I've been here before. Somehow, I've found myself caught up in an argument with an acquaintance about something that I strongly believe in. Even though I know my facts better than him, my voice is shaking, my breath is short, and my face is flushed with complete redness.

I can't seem to compose myself and with each passing argument, I feel like he is winning. Not in facts, but in calmness and composure. I mean, at this rate, he might as well be defeating me with facts because my delivery is absolutely horrific.

I'm stammering because I am so upset about what I'm hearing from the other side, frustrated that I can't seem to get my point across, and even more annoyed that I can't get myself together. What is wrong with me?

Cue in Arthur Joseph, the creator of Vocal Awareness, a proprietary and trademarked method of exercises that helps people develop their best use of voice. He uses a combination of body language, intonation, range, and depth (just to name a few), to help everyone from NFL athletes to politicians speak in their most powerful state. He is also the founder of the Vocal Awareness Institute and has over five decades of experience in helping others find their most authentic self.

We had the opportunity to chat on the phone about his work and what started as a simple interview of questions led to an hour-long chat about him helping me find my most authentic self. Although I'm still working on myself (aren't we all?), Joseph says that you don't have to intimidate yourself with being perfect today.

Whether you're looking to become more confident in your day-to-day interactions, nail your next presentation, or simply feel more in control in negotiations, you can start right now.

Begin with a slow, silent, and conscious loving breath.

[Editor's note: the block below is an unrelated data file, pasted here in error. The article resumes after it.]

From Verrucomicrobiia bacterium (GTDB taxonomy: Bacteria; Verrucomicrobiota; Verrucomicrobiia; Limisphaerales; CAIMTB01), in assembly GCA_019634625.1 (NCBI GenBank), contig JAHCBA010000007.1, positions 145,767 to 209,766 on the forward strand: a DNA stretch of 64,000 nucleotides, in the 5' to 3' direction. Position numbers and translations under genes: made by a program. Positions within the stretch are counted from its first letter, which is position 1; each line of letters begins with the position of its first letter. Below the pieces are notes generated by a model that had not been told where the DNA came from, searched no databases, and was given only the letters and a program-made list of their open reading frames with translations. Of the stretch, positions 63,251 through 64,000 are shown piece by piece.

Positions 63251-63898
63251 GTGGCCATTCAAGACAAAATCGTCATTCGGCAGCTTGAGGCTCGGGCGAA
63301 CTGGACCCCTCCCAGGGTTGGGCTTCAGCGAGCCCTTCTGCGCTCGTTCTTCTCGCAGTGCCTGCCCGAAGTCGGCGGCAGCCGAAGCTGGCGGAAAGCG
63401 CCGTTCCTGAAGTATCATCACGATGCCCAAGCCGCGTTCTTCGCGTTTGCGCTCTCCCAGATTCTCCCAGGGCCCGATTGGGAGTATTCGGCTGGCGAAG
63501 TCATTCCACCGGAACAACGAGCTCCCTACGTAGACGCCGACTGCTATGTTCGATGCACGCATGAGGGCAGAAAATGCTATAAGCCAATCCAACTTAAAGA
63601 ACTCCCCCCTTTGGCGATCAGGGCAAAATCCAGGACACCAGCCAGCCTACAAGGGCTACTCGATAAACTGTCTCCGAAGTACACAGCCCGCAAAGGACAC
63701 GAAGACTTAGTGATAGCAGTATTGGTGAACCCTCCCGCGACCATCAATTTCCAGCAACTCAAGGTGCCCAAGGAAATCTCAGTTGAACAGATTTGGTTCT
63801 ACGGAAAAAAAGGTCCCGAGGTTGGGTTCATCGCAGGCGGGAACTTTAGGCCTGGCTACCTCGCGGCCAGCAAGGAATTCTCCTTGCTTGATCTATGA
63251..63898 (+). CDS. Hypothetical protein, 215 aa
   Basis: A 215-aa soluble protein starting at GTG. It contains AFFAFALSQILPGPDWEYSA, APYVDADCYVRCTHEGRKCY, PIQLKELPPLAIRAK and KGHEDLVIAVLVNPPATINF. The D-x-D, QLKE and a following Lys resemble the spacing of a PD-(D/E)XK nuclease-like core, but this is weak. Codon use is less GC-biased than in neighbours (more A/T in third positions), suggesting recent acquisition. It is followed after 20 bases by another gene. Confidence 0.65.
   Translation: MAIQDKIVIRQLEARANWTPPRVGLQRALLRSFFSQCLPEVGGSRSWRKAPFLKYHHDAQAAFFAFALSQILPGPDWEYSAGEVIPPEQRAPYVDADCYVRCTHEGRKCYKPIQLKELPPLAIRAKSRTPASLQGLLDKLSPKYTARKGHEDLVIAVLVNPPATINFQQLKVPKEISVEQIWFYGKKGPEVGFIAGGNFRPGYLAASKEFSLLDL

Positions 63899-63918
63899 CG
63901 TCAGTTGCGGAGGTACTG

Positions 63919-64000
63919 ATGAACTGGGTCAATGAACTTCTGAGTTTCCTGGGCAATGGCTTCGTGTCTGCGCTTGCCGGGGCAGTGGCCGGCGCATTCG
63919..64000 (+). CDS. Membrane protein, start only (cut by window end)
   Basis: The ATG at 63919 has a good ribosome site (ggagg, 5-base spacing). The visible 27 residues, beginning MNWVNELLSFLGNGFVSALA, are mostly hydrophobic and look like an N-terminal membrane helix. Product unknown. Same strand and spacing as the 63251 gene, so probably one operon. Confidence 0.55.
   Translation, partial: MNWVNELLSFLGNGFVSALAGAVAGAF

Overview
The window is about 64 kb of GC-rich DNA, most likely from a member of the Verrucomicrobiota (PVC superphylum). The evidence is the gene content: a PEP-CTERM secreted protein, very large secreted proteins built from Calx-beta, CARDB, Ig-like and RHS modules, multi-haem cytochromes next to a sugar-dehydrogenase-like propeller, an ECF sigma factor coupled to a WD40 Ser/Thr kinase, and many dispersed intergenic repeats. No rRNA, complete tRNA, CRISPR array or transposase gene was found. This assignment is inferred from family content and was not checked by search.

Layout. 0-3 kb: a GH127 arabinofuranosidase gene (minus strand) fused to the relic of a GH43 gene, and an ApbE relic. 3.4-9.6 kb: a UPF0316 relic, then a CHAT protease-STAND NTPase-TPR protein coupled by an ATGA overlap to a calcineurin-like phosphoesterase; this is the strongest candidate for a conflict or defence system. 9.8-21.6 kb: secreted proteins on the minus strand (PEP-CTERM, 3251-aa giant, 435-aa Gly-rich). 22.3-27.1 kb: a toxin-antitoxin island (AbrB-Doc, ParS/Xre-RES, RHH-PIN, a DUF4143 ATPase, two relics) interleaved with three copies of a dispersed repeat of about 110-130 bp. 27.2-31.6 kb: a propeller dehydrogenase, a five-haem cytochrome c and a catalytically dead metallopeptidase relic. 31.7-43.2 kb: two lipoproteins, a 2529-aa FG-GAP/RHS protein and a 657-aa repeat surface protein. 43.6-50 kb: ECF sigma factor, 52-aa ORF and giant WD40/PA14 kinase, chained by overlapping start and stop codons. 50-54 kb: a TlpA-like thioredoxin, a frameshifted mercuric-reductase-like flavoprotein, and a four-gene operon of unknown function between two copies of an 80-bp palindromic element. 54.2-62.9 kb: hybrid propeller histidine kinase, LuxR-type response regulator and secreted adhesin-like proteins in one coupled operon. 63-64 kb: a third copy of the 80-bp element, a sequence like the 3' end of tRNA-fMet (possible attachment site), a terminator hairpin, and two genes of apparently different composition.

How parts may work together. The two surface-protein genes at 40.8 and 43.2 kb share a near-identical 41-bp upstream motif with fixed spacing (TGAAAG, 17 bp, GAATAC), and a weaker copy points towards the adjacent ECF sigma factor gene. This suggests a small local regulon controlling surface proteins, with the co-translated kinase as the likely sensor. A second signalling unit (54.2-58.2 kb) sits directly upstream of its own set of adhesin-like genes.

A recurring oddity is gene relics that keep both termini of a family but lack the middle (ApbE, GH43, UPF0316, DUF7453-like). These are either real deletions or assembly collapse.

Oftentimes, we are hurried. We get flustered before we've even had a chance to register what's going on, and the disappearance of a proper breath leads to poor results. Joseph explains in his book, Vocal Leadership:

"Your inhalation [should last] five to six seconds. It is never rushed or forced and is always silent. Rushing and then presenting creates untold tensions in yourself and in your listener. By retraining your breathing patterns, you are shifting behavior from rushing and presenting to a redefined focus where you gain control (70)."

Perhaps you don't have time for a long breath before beginning every conversation. The moral of this step is make sure you're checking in with yourself and sending out the best of intentions and the most authentic version of yourself as you begin to speak.

Have a persona statement.

This is you in a sentence. Ask yourself first: how would I like to be perceived?

Smart, kind, tenacious go-getter, ambitious, capable? Go ahead, write it all down.

Next, you have to believe it. Joseph says in his book,

"Replace the phrase 'I want to be perceived as...' with 'I am.' (47)"

Don't be afraid to be honest here. No one else will read your words - just you. What next? Read it out loud. Chances are, you'll need this next step to fully complete your first step into Vocal Awareness.

Place a period at the end of every sentence.

Have you ever caught yourself saying something, realizing you're unsure whether what you're saying is true, and then finishing your sentence in an upward question-like intonation? Joseph says it's time to get rid of that bad habit. Starting with your persona statement, circle the period at the end of each sentence.

Then re-read it out loud with punctuality.

I am smart.

I am kind.

I am tenacious.

State it out loud and believe it. Whether you're re-stating your persona statement or talking to a colleague, speak confidently and end each sentence with a period. From here, watch yourself, your body language, and your overall energy shift with confidence.

Although this is just a small look into what Joseph has to offer, it's the first step anyone can take to truly own their voice and then receive immediate results. It's a practice, of course, but Joseph says it best on his website:

"It is never simply what we say but how we say it that matters. It is no longer acceptable to merely convey the message but, equally importantly, to embody the messenger."